There were some first-day nerves as Auckland primary schools swung open the gates after three months of online learning.
Students from new entrants to Year 10 are allowed back - but with rules including separate groups and masks for fun.
It was a relief for parents, teachers and children to be back in the classroom - but many are still not ready to be back just yet.
Bags are back on hooks, classrooms and whiteboards are full again and chocolates fill teachers' lockers for the first day back at Rowandale Primary in Manurewa.
Today Years 5 and 6are back, tomorrow it is Years 3 and 4. On Friday Years 1 and 2.
Teacher Emma Herbet is thrilled to be back with her students.
It was overwhelming on Wednesday morning, so she has changed the planned lessons for team building exercises.
She told Checkpoint the goal for the next month was less about cramming in assessments and more about looking after everyone.
"Our goal is wellbeing. Making sure our kids feel safe, they feel cared for. All the business will come later, but at the moment our pride and joy is just making sure they're okay."
Only four boys in that class returned on Wednesday. They were quick to gather around a table to catch up.
"Feels cool, seeing friends, doing some work, getting away from the house," they said.
There are staggered start times for the different year groups. From next week a bubble will be available for parents that need to send their kids back full time.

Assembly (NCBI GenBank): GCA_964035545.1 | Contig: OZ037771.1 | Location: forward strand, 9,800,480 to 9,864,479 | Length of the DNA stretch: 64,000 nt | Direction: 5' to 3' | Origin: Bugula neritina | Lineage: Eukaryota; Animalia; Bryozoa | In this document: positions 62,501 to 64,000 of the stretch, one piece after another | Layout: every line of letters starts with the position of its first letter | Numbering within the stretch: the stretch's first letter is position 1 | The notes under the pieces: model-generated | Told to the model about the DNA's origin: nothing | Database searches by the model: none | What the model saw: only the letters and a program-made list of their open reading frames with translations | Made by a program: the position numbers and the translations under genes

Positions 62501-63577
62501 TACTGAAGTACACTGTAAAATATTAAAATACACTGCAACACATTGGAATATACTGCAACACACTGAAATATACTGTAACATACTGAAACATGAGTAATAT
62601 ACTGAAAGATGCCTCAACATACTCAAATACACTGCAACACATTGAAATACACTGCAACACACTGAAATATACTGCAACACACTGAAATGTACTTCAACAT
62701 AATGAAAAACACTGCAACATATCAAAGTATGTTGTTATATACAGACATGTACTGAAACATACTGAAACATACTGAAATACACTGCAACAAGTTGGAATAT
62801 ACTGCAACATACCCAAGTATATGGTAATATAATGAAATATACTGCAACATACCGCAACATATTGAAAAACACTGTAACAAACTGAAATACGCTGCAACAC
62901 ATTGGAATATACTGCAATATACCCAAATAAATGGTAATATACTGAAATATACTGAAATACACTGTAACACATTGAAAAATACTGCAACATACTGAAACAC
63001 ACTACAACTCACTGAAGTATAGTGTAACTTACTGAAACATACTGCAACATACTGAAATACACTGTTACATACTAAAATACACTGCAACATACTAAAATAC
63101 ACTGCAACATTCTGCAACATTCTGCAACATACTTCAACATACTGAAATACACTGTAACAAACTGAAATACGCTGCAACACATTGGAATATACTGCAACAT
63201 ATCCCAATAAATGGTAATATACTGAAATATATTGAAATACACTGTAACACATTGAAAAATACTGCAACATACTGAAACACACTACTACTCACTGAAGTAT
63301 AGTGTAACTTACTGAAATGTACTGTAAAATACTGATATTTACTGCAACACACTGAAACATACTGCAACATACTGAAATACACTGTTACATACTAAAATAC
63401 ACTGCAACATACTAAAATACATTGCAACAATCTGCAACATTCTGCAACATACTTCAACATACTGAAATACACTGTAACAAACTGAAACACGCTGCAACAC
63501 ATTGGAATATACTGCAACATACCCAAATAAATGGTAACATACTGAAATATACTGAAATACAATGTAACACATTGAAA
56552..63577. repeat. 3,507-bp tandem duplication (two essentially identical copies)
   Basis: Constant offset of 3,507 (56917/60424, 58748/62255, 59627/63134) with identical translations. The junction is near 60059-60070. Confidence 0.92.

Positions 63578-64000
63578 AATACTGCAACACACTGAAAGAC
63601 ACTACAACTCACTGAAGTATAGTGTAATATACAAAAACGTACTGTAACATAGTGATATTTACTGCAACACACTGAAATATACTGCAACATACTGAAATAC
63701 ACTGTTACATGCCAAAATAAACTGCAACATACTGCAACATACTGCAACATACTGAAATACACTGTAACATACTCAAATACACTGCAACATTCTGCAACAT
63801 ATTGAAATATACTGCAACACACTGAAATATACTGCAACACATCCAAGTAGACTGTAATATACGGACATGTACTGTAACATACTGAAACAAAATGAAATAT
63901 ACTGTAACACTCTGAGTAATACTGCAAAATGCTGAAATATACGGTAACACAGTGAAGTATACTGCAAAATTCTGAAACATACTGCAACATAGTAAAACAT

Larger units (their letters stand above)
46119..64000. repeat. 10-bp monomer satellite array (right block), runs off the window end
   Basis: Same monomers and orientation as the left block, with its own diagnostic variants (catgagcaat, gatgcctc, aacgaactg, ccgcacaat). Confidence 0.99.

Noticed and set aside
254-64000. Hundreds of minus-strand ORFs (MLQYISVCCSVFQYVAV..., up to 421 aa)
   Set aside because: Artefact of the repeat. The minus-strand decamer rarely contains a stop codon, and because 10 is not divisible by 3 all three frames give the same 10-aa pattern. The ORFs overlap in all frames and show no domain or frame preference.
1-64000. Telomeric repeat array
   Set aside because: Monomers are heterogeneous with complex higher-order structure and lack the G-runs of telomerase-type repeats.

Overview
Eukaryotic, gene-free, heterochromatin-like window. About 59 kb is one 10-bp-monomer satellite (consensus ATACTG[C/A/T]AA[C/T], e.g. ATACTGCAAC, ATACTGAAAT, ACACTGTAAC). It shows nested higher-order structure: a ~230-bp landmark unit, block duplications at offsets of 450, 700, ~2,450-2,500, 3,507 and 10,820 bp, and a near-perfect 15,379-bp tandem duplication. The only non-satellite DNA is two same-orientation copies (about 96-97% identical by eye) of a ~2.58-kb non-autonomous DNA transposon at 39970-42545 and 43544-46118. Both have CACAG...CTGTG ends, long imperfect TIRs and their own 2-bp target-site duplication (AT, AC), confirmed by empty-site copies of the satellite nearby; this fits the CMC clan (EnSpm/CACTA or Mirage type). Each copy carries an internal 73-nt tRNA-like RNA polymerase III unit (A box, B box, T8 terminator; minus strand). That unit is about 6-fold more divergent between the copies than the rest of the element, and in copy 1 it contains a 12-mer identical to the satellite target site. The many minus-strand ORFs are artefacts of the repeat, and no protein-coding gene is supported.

Principal Karl Vassau explained from pick up to drop off it had factored in level 3.2 restrictions.
The school had about a third of each year coming back - the rest he said would do so in their own time.
With Covid-19's heavy presence in the community, he understood why.
"I'm also very anxious and still very wary of the situation in relation to the cases in the community. Especially in Manurewa."
The student bubbles extend to playtime, a favourite for the students, but extra work for the teachers making sure no bubbles burst.
Over at Newmarket Primary, the school gates are open again.
All years are welcomed back at once, but in different bubbles spread out in the school.
Principal Wendy Kofoed said the school was trying to strike a balance between online and physical learning with about half of the students keen to come back.
And for some students today was their first-ever day - one they would not forget in 3.2 restrictions.
Joanna Brown is back in the classroom with her Years 3 and 4 students at last.
She said there was some nervousness among students, which they talked about, and the children had settled in well.
But she said the different bubbles were a little confusing.
"We have two bubbles on this floor that are separated with a barrier. They have separate toilets, separate break times, and that's to make sure everyone stays safe.
"It's been a bit tough for them, they've been waving at each other through the barrier."
For the next month this will be how schools would operate. A little different, but the fun things are still on offer like music class - albeit with the teacher zooming in.